My one caveat about the uHoo Smart Sensor is that it, like a toothbrush I recently reviewed, demands location access in order to function. I know that companies use this information for their own marketing and logistics departments, but I don’t like how underhanded it feels! I had to manually input my country and city later on in the setup anyways, so shouldn’t I be able to opt out of location tracking?
Let’s talk virus protection
The uHoo Indoor Smart Sensor’s main appeal, I think, is its “uHoo Virus Index.” This index, which has a patent pending, is sold by the company as a way to help you “deactivate” viruses in your home.
Well. I’m a blogger, not a doctor, but I have a few things to say about it—both good and bad. But this is my own, unscientific opinion, based on the literature provided by uHoo. If you want to know more about viruses in your home, I’d recommend talking to a virologist or doctor about it directly.
First off, I think the term “virus index” is intentionally misleading. If you read the details of the uHoo carefully, you’ll notice that there is nothing in its design that’s actually made to detect viruses. It can’t tell if a small particle is a virus or anything else, and it isn’t made to do so! On principle, that makes me skeptical about their claims. I think uHoo oversells what their product really is, which is an excellent, sensitive, easy-to-use smart sensor.
What it sounds like to me that uHoo’s Virus Index actually does is calculate the relative potential risk of viruses continuing to be viable in your home, based on a range of different air quality factors. The scientific community believes, for instance, that some viruses may thrive in drier air; so, your risk rating in the uHoo Virus Index goes up if your home’s air is too dry. (However, you’ll notice in the study linked that values like humidity affect different kinds of viruses differently, which uHoo does not account for.)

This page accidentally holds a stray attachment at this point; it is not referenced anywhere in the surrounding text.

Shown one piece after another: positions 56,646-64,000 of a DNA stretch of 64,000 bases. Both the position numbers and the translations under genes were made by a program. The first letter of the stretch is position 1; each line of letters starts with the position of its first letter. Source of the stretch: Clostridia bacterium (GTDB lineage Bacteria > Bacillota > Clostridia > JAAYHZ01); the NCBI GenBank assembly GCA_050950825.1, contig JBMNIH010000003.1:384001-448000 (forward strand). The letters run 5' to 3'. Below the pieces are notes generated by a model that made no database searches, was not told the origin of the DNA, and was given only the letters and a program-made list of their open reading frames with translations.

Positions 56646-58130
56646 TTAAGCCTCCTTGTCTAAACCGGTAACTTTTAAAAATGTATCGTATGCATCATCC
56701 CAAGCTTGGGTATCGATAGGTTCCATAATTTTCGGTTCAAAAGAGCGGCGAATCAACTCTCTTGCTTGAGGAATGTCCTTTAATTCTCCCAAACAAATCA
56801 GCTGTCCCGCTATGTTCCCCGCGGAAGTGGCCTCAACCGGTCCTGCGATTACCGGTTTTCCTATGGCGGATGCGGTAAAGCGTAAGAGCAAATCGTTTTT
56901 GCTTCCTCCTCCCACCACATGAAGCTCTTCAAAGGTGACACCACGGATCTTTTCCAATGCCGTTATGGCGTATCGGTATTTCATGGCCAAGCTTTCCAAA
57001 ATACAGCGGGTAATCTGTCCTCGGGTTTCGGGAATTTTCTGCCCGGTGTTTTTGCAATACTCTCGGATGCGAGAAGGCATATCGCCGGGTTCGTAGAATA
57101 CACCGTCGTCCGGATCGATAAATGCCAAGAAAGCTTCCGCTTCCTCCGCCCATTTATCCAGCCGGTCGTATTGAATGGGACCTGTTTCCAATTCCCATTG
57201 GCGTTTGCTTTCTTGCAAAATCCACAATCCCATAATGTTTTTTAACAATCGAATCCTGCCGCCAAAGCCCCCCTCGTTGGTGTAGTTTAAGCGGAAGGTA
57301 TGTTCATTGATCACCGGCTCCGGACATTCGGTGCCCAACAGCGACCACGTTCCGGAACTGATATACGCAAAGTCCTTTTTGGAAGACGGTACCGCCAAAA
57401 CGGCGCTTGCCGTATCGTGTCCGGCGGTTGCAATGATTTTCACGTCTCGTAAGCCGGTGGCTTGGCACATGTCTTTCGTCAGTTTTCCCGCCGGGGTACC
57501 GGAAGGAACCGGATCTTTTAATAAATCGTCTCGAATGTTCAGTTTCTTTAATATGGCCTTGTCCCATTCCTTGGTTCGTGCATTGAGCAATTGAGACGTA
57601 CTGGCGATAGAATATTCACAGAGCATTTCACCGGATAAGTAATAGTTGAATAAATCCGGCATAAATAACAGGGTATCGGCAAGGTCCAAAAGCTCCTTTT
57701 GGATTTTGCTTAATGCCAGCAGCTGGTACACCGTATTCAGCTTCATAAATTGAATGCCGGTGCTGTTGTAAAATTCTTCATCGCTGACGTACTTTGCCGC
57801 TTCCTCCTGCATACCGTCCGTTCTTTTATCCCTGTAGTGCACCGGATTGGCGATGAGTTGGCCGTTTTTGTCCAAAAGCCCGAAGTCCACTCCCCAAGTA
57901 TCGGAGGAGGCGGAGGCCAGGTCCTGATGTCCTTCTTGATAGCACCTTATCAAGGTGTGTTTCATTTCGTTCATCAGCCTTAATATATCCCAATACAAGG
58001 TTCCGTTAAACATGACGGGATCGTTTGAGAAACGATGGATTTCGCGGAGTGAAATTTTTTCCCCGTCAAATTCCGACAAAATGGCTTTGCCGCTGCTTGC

So, does the uHoo smart sensor work?
uHoo’s Indoor Smart Sensor is great for keeping an eye on air quality factors like humidity levels, which can affect mould growth and throat irritation. It’s also excellent for measuring how much dust is in the air, which I bet could really help people with asthma.
Overall, I would be wary of using the uHoo Virus Index as front-line protection from colds and viruses. However, I personally like the idea of a comprehensive overview of the air quality in my home. I feel safer knowing that something is keeping an eye on my air quality, and I like knowing when the concentration of particulates in my home increases. It gives my family and I peace of mind to be able to track how the air in our home changes over time. Its app is a little slow, but it’s easy to use and understand.
I was skeptical about this smart home sensor after its long setup process, but it quickly changed my mind. On its first day, my uHoo reported incoming clouds and a potential for rain. I scoffed at it, looking at the clear skies in my weather app. When I went outside a few minutes later, though, I saw big, heavy, grey clouds overhead, and I was sold. Its readings are accurate and precise, which makes it easy for me to know when I need to make simple changes like turning on my humidifier or fan.
Sure, the uHoo doesn’t truly scan your air for viruses—but it knows to alert me when the air in my house is still and stale, and that’s good enough for me.